Far from Home: Yara Elsaied transitions from New York to Erie


Far from Home is an occasional series in which we document a year in the life of an international student at Penn State Behrend.

By Steve Orbanek
Marketing Communications Specialist, Penn State Behrend

An unfamiliar setting. New faces. New sights. New scents.

It doesn’t scare Yara Elsaied. She’s done this before.

Elsaied is in her first year as a student at Penn State Erie, The Behrend College. While Erie, Pennsylvania and Behrend are entirely new for Elsaied, the United States is not. The Cairo native has grown quite fond of the country over the past couple years.

Yara Elsaied walks to class on a fall afternoon.
Yara Elsaied walks to class on a fall afternoon.

In 2013, Elsaied, who had been studying at The American University in Cairo, went to the United States to study at Stony Brook University in Stony Brook, New York, as an exchange student.

She didn’t come back.

For one-and-a-half years, Elsaied attended Stony Brook and learned about American culture. She saw the sights of New York and forged many great relationships. Still, something was missing.

“I always wanted to come here (to Penn State Behrend),” says the senior accounting major, who transferred to Penn State Behrend this fall.

Stony Brook did not have an accounting program, which is what made Behrend so attractive to Elsaied, who one day hopes to work at one of the Big Four audit firms.

The skyscrapers and busy streets that were constants in Elsaied’s life have been replaced by green fields and colorful leaves. She says that she has enjoyed Erie and Behrend in the time she has spent here so far, but she does get homesick.

She misses her family—mother Noha, father Ahmed, sister Mayar (17) and brother Zediad (6)—but now she also misses her New York “family.”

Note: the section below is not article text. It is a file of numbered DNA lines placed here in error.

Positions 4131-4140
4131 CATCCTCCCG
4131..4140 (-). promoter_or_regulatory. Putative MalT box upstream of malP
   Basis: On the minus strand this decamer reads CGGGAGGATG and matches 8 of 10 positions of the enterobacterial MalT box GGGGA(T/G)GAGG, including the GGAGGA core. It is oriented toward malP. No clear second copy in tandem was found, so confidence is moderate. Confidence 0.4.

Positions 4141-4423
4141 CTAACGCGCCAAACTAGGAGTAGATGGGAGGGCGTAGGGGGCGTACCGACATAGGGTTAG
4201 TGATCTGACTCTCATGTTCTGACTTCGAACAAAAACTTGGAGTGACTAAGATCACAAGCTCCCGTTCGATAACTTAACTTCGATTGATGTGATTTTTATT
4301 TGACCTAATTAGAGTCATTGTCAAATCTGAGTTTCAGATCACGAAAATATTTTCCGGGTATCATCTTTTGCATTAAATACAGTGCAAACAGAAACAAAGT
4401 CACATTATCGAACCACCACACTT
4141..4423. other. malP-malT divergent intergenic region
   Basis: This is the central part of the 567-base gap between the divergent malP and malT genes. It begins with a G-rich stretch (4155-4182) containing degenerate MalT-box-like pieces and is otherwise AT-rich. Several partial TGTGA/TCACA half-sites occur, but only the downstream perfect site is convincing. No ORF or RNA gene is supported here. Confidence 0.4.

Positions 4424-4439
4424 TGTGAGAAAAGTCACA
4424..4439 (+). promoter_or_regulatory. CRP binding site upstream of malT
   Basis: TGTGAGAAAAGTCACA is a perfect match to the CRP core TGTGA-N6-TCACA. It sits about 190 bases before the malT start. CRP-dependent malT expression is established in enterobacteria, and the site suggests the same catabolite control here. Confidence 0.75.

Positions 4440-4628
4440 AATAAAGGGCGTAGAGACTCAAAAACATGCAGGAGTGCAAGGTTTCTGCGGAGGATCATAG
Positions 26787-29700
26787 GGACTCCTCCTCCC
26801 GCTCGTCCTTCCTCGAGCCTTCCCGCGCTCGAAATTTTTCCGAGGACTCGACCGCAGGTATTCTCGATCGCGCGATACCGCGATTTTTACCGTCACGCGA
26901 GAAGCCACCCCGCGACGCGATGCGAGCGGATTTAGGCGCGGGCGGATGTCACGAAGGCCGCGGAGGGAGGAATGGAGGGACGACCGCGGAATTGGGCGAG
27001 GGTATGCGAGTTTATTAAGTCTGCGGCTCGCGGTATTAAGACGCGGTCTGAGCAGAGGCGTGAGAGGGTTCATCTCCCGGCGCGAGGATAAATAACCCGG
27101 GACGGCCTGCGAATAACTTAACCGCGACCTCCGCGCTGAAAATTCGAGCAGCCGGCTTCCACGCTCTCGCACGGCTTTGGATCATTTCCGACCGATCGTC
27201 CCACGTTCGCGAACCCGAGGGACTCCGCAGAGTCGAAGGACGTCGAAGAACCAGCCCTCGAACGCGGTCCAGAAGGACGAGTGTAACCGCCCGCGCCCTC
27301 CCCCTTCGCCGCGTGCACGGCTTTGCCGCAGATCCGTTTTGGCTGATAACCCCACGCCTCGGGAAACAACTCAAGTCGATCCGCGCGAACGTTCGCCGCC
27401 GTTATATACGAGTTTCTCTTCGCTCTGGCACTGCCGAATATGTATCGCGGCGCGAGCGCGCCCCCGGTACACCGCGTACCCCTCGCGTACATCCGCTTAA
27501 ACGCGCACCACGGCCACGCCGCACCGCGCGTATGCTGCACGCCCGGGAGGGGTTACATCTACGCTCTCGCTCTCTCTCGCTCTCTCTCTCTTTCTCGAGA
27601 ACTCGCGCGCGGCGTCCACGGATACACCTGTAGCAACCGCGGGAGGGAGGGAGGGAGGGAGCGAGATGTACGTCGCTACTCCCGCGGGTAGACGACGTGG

“It was very hard to leave New York, especially one of my best friends, Gabriella.” says Elsaied. “I actually didn’t know how to tell her I was coming here. Thankfully, she totally understood.”

Food has been another challenge for Elsaied. In New York, she was able to get the ingredients needed to cook Egyptian food, but that’s not been the case in Erie. She said she longs for a nice plate of Dolma Mahshi, her favorite Egyptian dish.

But Behrend does have other advantages that help keep her in touch with her heritage.

This fall, the college welcomed 186 new international students, the largest international class ever.

“Compared to New York, there are actually a lot more Egyptians here. The community is much larger here,” Elsaied says.

So far, Elsaied says she enjoys the new friends she has made and also enjoys her coursework. While she misses Cairo and New York, she’ll get a taste of both of them over the holiday break. Her sister will be visiting at that time and the two of them have planned quite the excursion with visits to New York, Florida, Las Vegas, and California all on the to-do list.

A trip to the west coast during an Erie winter sounds like an ideal getaway for Elsaied, who has quickly caught on to one of her new home’s most notable traits.

“Erie weather is so different one day to the next,” Elsaied says. “I always check the weather whenever I leave my apartment.”


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